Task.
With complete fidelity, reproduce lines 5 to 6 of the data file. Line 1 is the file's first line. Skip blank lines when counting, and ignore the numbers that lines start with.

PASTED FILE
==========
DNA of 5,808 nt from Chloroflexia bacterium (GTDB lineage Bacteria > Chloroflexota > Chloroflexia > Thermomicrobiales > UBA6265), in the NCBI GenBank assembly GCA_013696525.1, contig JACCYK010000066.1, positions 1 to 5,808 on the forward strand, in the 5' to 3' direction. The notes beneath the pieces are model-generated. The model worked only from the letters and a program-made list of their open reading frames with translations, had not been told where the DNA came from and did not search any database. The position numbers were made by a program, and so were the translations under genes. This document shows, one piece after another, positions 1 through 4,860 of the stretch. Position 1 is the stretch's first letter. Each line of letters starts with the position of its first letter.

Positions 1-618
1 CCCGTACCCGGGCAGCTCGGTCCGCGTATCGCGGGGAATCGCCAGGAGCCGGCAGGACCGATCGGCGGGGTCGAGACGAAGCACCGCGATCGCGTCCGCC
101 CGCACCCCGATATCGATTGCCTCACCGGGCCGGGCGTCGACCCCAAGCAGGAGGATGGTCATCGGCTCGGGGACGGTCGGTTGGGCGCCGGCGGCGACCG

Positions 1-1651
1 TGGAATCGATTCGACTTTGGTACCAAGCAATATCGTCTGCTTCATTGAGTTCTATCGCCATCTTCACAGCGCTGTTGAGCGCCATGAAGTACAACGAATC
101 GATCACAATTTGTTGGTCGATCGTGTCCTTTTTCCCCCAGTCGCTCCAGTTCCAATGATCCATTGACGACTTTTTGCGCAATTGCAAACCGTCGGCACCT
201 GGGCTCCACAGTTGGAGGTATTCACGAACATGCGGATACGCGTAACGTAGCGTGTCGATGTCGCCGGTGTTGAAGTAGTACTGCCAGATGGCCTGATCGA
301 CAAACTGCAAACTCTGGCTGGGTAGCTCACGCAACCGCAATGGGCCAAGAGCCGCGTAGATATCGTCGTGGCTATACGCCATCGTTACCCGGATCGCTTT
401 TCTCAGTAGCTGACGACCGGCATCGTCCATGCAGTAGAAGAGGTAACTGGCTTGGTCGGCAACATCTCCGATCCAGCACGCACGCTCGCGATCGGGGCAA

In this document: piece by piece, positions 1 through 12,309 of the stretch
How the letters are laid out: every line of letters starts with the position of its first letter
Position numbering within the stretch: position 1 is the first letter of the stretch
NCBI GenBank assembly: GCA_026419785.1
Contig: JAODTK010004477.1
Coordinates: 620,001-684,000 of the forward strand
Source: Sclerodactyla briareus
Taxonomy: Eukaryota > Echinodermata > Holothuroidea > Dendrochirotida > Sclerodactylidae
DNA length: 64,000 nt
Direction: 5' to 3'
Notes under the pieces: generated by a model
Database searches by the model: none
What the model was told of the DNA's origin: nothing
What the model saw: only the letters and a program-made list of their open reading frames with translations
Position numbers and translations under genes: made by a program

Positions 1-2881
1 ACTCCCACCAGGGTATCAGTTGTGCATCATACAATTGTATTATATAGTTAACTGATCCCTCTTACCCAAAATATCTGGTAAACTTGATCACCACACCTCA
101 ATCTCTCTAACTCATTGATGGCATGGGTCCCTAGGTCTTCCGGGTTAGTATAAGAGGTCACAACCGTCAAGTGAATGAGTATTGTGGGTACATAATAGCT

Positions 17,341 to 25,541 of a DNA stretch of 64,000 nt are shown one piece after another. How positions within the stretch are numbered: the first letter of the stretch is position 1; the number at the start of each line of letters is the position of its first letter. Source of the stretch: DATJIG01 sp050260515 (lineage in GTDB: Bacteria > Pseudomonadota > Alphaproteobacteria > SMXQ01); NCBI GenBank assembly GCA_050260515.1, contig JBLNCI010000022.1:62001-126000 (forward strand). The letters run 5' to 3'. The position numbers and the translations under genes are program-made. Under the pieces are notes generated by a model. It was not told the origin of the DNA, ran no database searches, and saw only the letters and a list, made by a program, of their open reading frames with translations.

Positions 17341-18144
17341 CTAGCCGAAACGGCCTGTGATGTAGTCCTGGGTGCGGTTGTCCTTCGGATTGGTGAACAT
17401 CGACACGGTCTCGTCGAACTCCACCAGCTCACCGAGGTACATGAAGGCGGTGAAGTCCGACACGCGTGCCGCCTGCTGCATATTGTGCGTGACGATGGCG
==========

Positions 1-1651
1 TGGAATCGATTCGACTTTGGTACCAAGCAATATCGTCTGCTTCATTGAGTTCTATCGCCATCTTCACAGCGCTGTTGAGCGCCATGAAGTACAACGAATC